There is a consensus among the main political parties at Westminster that the UK should move to a fixed-term system.
Yet there is vigorous disagreement over the detail.
Why five-year terms?
Parliaments can already last for a maximum of five years, and Nick Clegg argues that there is a a "developing norm" that they last this long. To fix terms at five years balances the stability that governments need to "get on and do difficult things", says Mr Clegg, with the right level of accountability for voters.
Opponents point out that term length have been three years and 10 months on average since World War II, therefore the government's plans will result in fewer elections in the future. Governments become tired and aimless in the fifth year of a Parliament, argues historian Lord Hennessy. To fix at four-year terms would resonate better with the "natural bio-rhythm" of UK politics, he adds.
What if the government collapses?
The coalition wants there to be two ways to call an early election. First, if two-thirds of MPs vote for one. Second, if the government loses a vote of confidence by a simple majority in the Commons, MPs will have up to two weeks to form a new government from among their ranks. If they fail, an election ensues.
But Labour has complained that a vote of no-confidence will not automatically result in a general election in future, leading instead to the possibility of constitutional limbo. They also worry about the politicisation of the Speaker, who is meant to be impartial but will be required to certify whether a vote of no confidence has been passed or not. This is not always clear cut, they point out, noting that votes on key legislation in the past have sometimes been seen as confidence motions.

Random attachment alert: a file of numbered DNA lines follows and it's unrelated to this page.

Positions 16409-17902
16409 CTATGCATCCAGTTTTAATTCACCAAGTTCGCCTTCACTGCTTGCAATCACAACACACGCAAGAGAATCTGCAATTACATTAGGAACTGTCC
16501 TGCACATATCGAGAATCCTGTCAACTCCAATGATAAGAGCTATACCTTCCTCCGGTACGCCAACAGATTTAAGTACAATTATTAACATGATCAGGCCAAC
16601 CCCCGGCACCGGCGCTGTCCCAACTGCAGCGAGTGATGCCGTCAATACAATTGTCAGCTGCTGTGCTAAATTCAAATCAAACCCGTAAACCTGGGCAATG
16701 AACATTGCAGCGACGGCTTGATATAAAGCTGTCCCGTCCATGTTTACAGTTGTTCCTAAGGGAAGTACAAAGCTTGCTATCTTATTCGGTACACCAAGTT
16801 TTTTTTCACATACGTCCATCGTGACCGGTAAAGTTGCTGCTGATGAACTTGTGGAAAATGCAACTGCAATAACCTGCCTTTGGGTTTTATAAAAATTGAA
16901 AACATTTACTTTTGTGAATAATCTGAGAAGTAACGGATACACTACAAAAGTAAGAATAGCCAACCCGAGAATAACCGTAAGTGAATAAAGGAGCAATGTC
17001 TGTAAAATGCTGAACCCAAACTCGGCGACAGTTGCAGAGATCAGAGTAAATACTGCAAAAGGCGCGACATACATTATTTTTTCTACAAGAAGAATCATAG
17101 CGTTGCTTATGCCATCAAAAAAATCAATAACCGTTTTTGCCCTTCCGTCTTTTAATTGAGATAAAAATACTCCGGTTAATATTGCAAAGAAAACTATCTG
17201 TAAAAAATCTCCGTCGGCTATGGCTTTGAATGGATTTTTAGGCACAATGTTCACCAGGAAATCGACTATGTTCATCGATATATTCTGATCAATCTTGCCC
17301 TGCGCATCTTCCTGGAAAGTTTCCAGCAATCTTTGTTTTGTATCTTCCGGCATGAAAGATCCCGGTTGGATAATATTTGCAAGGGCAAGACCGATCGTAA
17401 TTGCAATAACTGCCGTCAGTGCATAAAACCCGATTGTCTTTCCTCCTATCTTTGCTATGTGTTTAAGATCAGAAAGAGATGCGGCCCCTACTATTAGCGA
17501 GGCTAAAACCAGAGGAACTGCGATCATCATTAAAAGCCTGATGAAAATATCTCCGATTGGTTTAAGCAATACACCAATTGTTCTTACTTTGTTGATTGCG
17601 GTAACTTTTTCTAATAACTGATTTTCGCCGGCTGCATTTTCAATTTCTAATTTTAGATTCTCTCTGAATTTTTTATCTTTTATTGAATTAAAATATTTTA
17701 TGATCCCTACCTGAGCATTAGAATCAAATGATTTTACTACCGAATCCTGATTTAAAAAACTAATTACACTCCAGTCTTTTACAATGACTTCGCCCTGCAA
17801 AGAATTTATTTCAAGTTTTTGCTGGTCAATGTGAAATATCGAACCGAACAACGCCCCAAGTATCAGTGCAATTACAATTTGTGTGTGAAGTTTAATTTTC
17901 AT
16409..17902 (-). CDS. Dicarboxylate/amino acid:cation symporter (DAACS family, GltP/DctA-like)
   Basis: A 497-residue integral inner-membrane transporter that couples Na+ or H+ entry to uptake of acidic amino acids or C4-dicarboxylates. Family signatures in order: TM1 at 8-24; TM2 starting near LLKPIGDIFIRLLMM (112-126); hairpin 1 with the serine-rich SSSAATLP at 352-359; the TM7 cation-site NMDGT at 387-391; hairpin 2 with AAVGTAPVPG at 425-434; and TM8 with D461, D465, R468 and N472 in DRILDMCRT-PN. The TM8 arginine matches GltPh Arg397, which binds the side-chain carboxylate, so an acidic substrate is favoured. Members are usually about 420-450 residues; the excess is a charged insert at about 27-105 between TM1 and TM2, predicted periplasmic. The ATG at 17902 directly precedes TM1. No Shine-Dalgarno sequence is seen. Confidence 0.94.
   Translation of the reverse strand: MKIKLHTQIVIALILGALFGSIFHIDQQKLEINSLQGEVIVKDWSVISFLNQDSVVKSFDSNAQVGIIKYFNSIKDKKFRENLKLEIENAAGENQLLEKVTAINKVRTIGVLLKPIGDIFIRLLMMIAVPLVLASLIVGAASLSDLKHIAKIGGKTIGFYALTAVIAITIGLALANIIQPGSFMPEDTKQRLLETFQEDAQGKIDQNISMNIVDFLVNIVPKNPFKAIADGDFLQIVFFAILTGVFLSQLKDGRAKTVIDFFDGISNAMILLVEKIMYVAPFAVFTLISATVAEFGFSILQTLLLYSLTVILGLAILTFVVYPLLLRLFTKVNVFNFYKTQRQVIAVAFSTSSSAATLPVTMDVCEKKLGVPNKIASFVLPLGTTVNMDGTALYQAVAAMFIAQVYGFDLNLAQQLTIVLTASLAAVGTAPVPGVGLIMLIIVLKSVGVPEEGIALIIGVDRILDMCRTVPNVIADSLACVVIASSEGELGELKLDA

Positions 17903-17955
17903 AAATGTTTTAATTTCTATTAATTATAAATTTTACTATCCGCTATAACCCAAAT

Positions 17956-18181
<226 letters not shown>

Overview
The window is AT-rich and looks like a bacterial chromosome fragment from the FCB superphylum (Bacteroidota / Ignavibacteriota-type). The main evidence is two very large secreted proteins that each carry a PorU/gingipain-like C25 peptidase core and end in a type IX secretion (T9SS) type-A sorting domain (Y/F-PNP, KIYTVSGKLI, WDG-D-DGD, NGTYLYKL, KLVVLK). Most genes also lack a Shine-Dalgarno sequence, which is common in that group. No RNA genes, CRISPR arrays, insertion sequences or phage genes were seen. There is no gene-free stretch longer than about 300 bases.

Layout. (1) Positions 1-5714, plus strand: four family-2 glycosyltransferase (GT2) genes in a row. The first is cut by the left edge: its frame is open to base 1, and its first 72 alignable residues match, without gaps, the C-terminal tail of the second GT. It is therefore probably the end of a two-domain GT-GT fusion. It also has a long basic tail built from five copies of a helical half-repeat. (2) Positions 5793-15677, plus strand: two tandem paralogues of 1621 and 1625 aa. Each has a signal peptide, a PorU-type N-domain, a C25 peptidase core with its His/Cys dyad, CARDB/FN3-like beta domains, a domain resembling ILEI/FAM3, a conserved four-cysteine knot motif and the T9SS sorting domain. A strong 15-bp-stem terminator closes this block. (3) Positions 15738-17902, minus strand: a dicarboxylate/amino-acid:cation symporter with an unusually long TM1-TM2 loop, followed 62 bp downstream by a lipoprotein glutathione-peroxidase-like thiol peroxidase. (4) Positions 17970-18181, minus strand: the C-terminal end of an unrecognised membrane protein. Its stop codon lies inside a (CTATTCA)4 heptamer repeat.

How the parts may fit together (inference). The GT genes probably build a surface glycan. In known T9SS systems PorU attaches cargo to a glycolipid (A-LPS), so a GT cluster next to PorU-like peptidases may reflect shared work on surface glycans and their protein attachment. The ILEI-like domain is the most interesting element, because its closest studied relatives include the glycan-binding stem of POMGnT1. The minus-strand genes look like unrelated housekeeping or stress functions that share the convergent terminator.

Does it matter if general elections clash with elections to the devolved institutions in Scotland, Wales and Northern Ireland?
With terms at the devolved institutions all fixed at four years, there will be a clash with the general election every 20 years under these plans, unless a parliamentary vote triggers an early election. Opposition MPs note that
a review into the May 2007 elections
in Scotland recommended that different elections should not be held on the same day again.
Initially, ministers dismissed this complaint - but have subsequently mooted solving the problem with an extension of the devolved terms to five years.